A recent study, published in January, demonstrated some of the unintended consequences of rat-related declines in seabirds. The study looked at sites around the Chagos Archipelago in the Indian Ocean, focusing on a small fish known as the jewel damselfish.

It is normally an aggressive and territorial species. It lives around coral reefs and spends much of its time monitoring and protecting the patches of algae it prefers to graze on, a practice scientists call “farming”. But the study found that damselflies become less territorial when living around rat-infested islands.

These islands have fewer seabirds and fewer nutrients flowing into the water. As a result, fish’s favorite algae is less nutritious. And that means it’s not worth it for the fish to expend so much precious energy to keep their little algae farms going.

“Fish from the ‘ratty’ islands need to spend more time feeding to get the equivalent amount of nutrients,” said Rachel Gunn, coral reef ecologist at the University of Tübingen in Germany and lead author of the study.

Getting rid of invasive rats from an island, on the other hand, can help restore nutrient balance and increase the productivity of coral reef ecosystems. Research indicates that once an island is free of rats, its nutrient flows can rebound in about 15 years, Benkwitt said.

“You’re probably not going to see instant success,” she said. “But 15 years is not bad.”

In general, it is good for island ecology and native biodiversity. Hanson of Island Conservation noted that eradication campaigns sometimes push native species back from the brink of extinction.

In one notable case, he said, Island Conservation helped eradicate invasive rats from the Galápagos Islands of Rábida and Pinzón. After the rats left, a tiny gecko appeared on Rábida – an animal that hadn’t been documented in the fossil record for 5,000 years.

“It had been suppressed to levels where it just didn’t exist,” Hanson said. But as the island bounces back, so does the gecko.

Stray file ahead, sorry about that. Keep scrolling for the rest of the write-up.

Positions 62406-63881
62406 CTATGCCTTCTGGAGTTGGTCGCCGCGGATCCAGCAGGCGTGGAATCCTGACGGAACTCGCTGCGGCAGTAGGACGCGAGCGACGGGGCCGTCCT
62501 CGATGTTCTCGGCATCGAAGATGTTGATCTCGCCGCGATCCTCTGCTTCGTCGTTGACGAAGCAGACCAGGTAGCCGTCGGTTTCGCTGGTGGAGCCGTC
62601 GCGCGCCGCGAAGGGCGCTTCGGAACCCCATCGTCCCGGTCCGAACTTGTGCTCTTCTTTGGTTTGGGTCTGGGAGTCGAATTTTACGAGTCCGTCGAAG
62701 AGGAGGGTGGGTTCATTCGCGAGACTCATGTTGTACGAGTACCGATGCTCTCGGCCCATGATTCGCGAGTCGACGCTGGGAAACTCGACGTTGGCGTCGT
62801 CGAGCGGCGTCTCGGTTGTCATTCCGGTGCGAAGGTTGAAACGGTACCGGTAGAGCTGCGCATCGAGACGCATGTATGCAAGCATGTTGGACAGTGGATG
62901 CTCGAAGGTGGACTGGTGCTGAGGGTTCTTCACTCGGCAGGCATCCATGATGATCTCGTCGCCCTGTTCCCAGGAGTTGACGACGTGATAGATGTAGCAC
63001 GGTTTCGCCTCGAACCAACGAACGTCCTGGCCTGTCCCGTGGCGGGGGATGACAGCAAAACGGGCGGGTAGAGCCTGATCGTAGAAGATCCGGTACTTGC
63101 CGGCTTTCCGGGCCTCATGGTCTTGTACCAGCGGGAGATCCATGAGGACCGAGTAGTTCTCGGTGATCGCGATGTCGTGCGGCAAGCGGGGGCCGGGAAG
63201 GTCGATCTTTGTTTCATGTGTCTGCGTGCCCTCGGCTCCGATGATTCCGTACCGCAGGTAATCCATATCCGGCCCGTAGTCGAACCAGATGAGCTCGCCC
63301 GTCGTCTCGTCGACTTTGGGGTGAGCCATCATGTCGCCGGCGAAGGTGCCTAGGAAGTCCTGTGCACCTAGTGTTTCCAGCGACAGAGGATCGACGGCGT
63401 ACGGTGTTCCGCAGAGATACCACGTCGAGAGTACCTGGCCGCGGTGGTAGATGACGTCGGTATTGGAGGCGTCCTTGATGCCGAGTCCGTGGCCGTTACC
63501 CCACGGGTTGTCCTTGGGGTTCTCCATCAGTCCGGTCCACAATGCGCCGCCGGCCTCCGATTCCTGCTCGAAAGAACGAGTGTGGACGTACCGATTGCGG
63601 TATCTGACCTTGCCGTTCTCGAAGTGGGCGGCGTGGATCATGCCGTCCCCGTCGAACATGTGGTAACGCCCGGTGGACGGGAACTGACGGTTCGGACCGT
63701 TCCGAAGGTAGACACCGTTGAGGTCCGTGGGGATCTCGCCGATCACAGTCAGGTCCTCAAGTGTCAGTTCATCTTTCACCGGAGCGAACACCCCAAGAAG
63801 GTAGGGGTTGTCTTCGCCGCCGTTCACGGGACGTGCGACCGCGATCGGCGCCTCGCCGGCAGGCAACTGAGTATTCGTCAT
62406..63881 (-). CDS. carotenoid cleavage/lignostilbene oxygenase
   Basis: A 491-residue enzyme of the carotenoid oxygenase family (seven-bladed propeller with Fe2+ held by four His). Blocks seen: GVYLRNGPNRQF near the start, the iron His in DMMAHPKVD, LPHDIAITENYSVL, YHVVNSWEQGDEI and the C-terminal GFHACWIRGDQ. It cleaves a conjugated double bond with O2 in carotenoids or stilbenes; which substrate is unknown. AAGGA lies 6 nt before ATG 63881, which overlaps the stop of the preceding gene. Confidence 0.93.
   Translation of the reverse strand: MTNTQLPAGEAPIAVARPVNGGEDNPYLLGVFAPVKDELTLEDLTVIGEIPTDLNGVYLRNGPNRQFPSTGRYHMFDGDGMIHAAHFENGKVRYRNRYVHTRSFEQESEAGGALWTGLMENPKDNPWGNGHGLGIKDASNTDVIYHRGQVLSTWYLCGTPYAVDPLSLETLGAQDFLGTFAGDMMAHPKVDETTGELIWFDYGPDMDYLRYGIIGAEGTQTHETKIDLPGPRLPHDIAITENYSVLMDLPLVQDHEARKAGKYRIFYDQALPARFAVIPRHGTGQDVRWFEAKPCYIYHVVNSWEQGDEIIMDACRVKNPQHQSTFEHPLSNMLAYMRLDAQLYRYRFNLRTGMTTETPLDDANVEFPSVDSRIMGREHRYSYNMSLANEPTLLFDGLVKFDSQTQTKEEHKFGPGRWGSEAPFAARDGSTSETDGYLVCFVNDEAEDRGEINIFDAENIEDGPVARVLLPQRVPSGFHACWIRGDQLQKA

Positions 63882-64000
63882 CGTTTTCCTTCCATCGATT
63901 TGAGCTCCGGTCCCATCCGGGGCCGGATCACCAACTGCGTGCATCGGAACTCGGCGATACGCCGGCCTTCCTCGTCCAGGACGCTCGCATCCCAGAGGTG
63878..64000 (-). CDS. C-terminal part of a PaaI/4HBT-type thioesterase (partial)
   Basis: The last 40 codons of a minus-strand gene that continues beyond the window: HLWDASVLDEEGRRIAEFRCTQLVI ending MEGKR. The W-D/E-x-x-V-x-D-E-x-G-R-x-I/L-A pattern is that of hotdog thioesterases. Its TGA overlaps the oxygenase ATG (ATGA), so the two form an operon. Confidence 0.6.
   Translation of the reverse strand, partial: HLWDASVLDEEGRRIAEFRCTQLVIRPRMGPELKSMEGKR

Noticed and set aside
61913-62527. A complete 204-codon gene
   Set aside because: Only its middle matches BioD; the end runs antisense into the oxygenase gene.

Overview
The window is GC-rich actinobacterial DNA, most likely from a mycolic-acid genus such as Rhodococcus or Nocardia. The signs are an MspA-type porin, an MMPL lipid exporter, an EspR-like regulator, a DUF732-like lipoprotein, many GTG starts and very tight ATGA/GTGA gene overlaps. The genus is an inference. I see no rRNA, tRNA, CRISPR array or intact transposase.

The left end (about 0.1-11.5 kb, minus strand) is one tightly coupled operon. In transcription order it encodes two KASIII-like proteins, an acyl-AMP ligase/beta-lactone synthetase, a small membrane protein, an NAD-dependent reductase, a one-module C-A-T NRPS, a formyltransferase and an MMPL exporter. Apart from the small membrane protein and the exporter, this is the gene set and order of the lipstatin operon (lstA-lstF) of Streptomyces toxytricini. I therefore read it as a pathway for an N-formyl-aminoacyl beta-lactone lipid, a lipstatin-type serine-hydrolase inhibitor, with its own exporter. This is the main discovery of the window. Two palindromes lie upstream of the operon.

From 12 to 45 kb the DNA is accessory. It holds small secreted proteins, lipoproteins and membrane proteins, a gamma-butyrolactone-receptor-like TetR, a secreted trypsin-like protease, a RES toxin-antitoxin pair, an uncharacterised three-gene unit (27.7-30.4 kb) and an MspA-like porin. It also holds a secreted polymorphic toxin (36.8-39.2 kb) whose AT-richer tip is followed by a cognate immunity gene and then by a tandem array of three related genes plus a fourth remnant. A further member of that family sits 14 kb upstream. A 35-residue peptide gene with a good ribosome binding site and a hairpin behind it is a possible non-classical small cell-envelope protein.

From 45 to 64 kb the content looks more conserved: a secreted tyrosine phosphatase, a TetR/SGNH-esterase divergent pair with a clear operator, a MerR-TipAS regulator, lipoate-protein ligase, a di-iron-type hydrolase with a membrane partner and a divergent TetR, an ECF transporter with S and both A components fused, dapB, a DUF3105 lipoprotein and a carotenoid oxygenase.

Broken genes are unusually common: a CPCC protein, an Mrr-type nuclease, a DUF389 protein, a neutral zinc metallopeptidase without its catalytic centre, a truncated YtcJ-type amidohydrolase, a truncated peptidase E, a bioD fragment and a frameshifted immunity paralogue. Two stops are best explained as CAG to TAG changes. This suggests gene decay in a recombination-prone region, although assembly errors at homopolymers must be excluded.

Removing invasive species and restoring natural nutrient flows can also help nearby islands and coral reefs better withstand the pressures of global warming and bounce back from climate-related disasters.

One example is coral bleaching events, Benkwitt noted. When corals are stressed – often from sea heat waves – they expel the colorful symbiotic algae that live inside and bleach in the process. Bleaching does not necessarily kill all corals instantly, and reefs can recover given sufficient time once the source of stress has died down.

There are a few specific types of crusty algae that can help coral reefs recover, Benkwitt noted. These can help hold reefs together and provide a platform for new baby corals to settle in and grow. And a 2019 paper found that islands with lots of seabirds tended to have more of this algae after coral bleaching events, compared to islands infested with rats.

“It could speed up recovery,” she said.

The study also found that the reefs around the rat-free islands harbored more species of herbivorous fish. These fish can help control algae levels – a good thing for corals, which often compete with algae for resources.

Scientists believe that healthy coral ecosystems can also help protect islands from erosion and sea level rise – or at least slow their effects. Healthy coral reefs can help mitigate the impact of storm surges, Hanson pointed out, by protecting islands from violent waves.

And some types of reef fish produce sand, which can spill onto islands and help feed their sandy shores. Parrotfish, for example, feed on algae and dead coral, digest the crusty reef material, and then excrete it as sand.

Providing a healthy environment for these types of fish could help strengthen islands against the effects of erosion and rising sea levels, Benkwitt said.

“We don’t know if that’s happening yet,” she warned. “But it’s a reasonable assumption.”

None of these positive side effects can replace meaningful climate action, Benkwitt added. Sea level rise, sea heat waves, ocean acidification and all the consequences of climate change will continue to worsen as long as greenhouse gases continue to increase in the atmosphere.

But these efforts can help buy the islands a bit more time and give them a better chance in the meantime.

Island Conservation has set a goal to restore 40 islands by 2030.

“Ocean health is a shared issue,” Hanson said. “Biodiversity and extinctions are a common problem. Climate change, without a doubt – I’m preaching to the choir here, is a huge shared issue. There is no one who will avoid the impacts of this.

Work, he added, “really is more important than any group or individual”.

Reprinted from E&E News with permission from POLITICO, LLC. Copyright 2023. E&E News provides essential information for energy and environmental professionals.

You may also like

Leave a Comment

About Us

The Insights is a top leading multimedia news magazine curating a variety of topics and providing the latest news and insights.

Editors' Picks


Subscribe my Newsletter for new blog posts, tips & new photos. Let's stay updated!

@2021 – All Right Reserved. Designed and Developed by our team